This post was written in response to someone who dared to suggest in my hearing that non-fiction trumps fiction. (Don’t worry, we’re still on speaking terms!)
My defence of fiction (firstly, let’s make sure we’re on the same page)
Firstly, we cannot include the Bible in this debate. I believe that the Bible stands alone as the Word of God, a sacred text, written by the Divine. It is Truth embodied.
Secondly, we can’t say one is better than the other. To do so is to misunderstand the debate. They are both literary genres. Neither is the exclusive bulwark of Truth, although both embrace it. Non-fiction does not have the exclusive rights to ‘objectivity,’ to ‘practicality,’ or to ‘clarity’. Neither does fiction alone protect the last vestiges of ‘creativity,’ of ‘beauty,’ or of ‘refreshment’.
Fiction fulfils a different purpose to Non-fiction, but it is of equal importance, and thus deserves equal attention. This is my proposition. These, then, are my arguments:
I’m forever on a quest to discover why I like what I like. Join me on a foray into ‘types’ of fictional characters and why we as readers like them.
Who or what are socially disadvantaged characters?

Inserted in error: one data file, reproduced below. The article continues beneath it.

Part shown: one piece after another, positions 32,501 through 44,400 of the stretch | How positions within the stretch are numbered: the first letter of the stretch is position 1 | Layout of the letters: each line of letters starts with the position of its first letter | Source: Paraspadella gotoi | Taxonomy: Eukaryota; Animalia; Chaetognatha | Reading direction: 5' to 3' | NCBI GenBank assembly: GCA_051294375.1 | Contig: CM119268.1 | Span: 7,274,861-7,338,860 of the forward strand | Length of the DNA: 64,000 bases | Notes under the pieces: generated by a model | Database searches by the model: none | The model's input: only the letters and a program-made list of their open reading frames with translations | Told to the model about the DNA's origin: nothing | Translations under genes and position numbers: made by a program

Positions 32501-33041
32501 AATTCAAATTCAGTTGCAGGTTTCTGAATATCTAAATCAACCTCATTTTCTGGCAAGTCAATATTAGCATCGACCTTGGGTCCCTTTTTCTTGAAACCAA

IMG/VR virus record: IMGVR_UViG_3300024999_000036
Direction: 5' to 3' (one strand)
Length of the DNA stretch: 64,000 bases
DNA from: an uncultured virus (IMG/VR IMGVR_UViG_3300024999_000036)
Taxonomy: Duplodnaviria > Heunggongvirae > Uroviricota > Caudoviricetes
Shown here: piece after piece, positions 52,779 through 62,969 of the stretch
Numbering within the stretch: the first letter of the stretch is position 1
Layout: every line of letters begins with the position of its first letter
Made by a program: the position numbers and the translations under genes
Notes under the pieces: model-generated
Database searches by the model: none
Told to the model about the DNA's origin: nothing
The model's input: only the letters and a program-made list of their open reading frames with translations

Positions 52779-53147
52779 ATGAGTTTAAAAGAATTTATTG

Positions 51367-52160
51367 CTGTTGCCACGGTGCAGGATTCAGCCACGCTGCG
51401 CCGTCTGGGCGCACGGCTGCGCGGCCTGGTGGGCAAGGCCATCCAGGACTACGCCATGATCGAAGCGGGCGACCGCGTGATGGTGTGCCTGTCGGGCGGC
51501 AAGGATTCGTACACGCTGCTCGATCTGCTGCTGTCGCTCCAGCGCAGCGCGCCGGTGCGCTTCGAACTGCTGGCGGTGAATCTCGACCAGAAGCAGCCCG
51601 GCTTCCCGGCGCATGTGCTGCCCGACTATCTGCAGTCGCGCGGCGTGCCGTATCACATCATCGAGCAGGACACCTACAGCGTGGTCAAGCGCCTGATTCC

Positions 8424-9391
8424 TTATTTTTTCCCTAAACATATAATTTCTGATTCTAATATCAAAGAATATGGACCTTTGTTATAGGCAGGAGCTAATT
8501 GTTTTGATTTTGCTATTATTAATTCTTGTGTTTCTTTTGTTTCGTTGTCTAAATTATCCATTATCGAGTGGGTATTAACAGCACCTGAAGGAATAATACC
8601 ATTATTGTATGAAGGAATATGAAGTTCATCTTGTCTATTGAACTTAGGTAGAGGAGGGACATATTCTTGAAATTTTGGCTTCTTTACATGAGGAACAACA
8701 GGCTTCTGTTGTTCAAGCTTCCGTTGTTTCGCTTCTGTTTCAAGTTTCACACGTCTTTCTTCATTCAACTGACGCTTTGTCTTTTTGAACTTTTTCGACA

Socially disadvantaged characters are those who are oppressed by their society. They have little power to change the (sometimes horrific) world they live in. They are often children, poor, slaves or people of a marginalised race.
For all this, these socially disadvantaged are often the heroes of their tales. In ‘rags-to-riches’ narratives the reason for this is obvious, but there are many other stories where they play central parts – so why are they so popular?
There’s a book I’ve been writing for a long time, and it’s gone through many evolutions. It began when I was fifteen or sixteen and I read something online which made me wonder: what would the Sherlock Holmes series have been like if Holmes and Watson met during the Anglo-Afghan war?
Then I thought: what would it have been like for any two people of such distinct personalities to meet in a trench? What if a masterful, proud man was terrified of the war – what if he were battle shy or blood sick yet refused comfort? How would another character uncover his secret and comfort him?
But then I asked: well, what if there was more than this masterful character’s personality standing in the way? What if there was some huge social divide – and offering comfort became a question of morality rather than mere humanity?
What if the masterful, proud, terrified man was a murderer?